“The bar is so much higher when it comes to women. We are complicated and so the language we use is more complex, but that should never be a barrier to having these essential conversations.”
2. It’s Providing Essential Information for Women To Better Understand Their Bodies
With conversations around women’s health so stigmatized, the data show women are failing to ask their physicians critical questions about their health. Enter the internet. “The internet is such a blessing. There’s a wealth of knowledge out there that’s only growing, but it’s important to vet sources and make sure information is credible. Thankfully, there are companies with incredible missions that are having great women’s health conversations, content and ultimately making these important topics fun.” Rebecca says. Rebecca’s company, The Bloomi, shares advice on everything from How To Use & Clean Your Period Underwear to Erogenous Zones as Sensitive as Drake.
Other FemTech companies like Moment Health, genneve, and Lioness, are sharing critical information on topics like making maternal mental health mainstream, pain in menopause, and how on earth to define sapiosexuality.
“The first step is engaging online,” Rebecca explains, taking a deep breath before sharing, “the next, and more difficult step, is bringing those conversations into the real world and making them normal.”
3. It’s Connecting and Amplifying Powerful Female Voices
This year, for the first time, Serendipity hosted a Women’s Health salon focused on bringing these conversations to life. Attendees, “feel the same sense of urgency to talk about women’s health” Rebecca says. She goes on to explain that as today’s climate continues to ignite fear in marginalized communities, it is the role of her and other women’s health companies to be open, to have the hard conversations, and to advocate for all that is positive in women’s health no matter what people say.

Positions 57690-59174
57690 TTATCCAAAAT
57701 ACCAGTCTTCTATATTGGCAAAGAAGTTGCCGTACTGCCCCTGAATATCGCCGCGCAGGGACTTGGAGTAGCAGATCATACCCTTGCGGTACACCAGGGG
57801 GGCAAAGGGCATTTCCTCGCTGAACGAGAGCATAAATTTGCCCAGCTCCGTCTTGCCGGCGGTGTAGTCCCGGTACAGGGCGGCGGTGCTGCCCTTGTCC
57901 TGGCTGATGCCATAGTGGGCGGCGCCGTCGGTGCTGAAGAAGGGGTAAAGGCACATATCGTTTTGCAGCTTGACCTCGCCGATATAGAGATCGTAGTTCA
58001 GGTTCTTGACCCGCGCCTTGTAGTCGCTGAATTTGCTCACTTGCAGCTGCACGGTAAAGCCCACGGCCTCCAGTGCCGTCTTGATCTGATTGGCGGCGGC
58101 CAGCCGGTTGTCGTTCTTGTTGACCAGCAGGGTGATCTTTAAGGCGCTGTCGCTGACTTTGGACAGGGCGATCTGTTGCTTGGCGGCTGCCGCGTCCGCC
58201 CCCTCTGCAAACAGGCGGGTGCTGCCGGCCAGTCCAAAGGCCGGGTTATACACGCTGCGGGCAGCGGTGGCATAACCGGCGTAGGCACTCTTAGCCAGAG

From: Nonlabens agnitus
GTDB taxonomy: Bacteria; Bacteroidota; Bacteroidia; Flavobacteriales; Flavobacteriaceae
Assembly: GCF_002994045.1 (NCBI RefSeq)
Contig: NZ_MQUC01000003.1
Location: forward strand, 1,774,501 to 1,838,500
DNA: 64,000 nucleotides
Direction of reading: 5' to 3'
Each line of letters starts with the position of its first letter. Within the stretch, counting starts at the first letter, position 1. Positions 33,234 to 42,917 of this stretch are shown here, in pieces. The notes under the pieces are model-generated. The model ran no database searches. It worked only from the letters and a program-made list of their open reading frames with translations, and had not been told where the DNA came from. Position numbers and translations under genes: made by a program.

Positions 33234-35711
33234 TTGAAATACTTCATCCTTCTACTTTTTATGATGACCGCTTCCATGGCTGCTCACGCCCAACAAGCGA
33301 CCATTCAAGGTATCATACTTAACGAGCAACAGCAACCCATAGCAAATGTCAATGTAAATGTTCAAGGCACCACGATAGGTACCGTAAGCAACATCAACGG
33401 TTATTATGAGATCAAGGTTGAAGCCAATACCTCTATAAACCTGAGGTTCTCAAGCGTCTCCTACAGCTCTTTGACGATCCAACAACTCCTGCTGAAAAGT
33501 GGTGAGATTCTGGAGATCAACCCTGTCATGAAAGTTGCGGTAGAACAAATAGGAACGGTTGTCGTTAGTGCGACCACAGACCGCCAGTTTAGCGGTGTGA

Beyond Serendipity too, the FemTech industry is seeing already powerful voices like Serena Williams, Sophia Bush, and Halsey, use their celebrity to bring light to women’s health issues. Before Serena Williams, most people had no idea that black women in America are three times more likely to die during child birth. By sharing her story, Williams brought women’s health out of the shadows and sparked a conversation that was met with an outpouring of support and interest — evidence enough that women are craving a way to have these conversations.
Williams is emphatic about sharing our stories, “This helps. We can help others. Our voices are our power.”
You can hear the excitement in Rebecca’s voice too, “There’s enormous movement now with so many companies discussing taboo topics. The goal is to get to a point where we are all able to talk about sex and pregnancy and periods as regular health concepts versus stigmatized words. We’re getting there, but it’s going to take all of us.” By connecting and amplifying these voices, conferences like Serendipity are helping women become more aware of their options, feel more comfortable speaking openly about their health, and are providing role models to emulate for a more fulfilling future.